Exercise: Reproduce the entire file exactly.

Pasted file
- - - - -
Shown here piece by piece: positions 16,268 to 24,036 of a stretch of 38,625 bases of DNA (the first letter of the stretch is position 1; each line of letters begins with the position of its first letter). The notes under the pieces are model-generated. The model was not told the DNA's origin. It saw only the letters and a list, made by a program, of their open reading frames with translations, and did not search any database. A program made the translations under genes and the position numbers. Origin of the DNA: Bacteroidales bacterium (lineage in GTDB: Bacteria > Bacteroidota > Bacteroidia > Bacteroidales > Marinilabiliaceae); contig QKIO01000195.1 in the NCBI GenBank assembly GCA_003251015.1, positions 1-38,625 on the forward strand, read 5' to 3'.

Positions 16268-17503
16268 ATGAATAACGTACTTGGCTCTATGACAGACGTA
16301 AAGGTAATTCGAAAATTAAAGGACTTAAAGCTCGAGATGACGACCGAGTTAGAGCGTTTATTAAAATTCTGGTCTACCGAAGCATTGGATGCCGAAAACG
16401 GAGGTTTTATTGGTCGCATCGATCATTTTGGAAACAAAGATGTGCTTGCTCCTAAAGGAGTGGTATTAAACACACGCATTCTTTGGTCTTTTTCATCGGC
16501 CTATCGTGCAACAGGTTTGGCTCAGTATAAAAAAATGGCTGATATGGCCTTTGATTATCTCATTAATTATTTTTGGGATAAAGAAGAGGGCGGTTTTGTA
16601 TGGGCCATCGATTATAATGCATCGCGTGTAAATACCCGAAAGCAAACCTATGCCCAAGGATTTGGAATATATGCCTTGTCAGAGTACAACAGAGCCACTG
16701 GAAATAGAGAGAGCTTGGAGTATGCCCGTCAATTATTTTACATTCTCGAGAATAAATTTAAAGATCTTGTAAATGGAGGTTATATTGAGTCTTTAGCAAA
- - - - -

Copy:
Shown here piece by piece: positions 16,268 to 24,036 of a stretch of 38,625 bases of DNA (the first letter of the stretch is position 1; each line of letters begins with the position of its first letter). The notes under the pieces are model-generated. The model was not told the DNA's origin. It saw only the letters and a list, made by a program, of their open reading frames with translations, and did not search any database. A program made the translations under genes and the position numbers. Origin of the DNA: Bacteroidales bacterium (lineage in GTDB: Bacteria > Bacteroidota > Bacteroidia > Bacteroidales > Marinilabiliaceae); contig QKIO01000195.1 in the NCBI GenBank assembly GCA_003251015.1, positions 1-38,625 on the forward strand, read 5' to 3'.

Positions 16268-17503
16268 ATGAATAACGTACTTGGCTCTATGACAGACGTA
16301 AAGGTAATTCGAAAATTAAAGGACTTAAAGCTCGAGATGACGACCGAGTTAGAGCGTTTATTAAAATTCTGGTCTACCGAAGCATTGGATGCCGAAAACG
16401 GAGGTTTTATTGGTCGCATCGATCATTTTGGAAACAAAGATGTGCTTGCTCCTAAAGGAGTGGTATTAAACACACGCATTCTTTGGTCTTTTTCATCGGC
16501 CTATCGTGCAACAGGTTTGGCTCAGTATAAAAAAATGGCTGATATGGCCTTTGATTATCTCATTAATTATTTTTGGGATAAAGAAGAGGGCGGTTTTGTA
16601 TGGGCCATCGATTATAATGCATCGCGTGTAAATACCCGAAAGCAAACCTATGCCCAAGGATTTGGAATATATGCCTTGTCAGAGTACAACAGAGCCACTG
16701 GAAATAGAGAGAGCTTGGAGTATGCCCGTCAATTATTTTACATTCTCGAGAATAAATTTAAAGATCTTGTAAATGGAGGTTATATTGAGTCTTTAGCAAA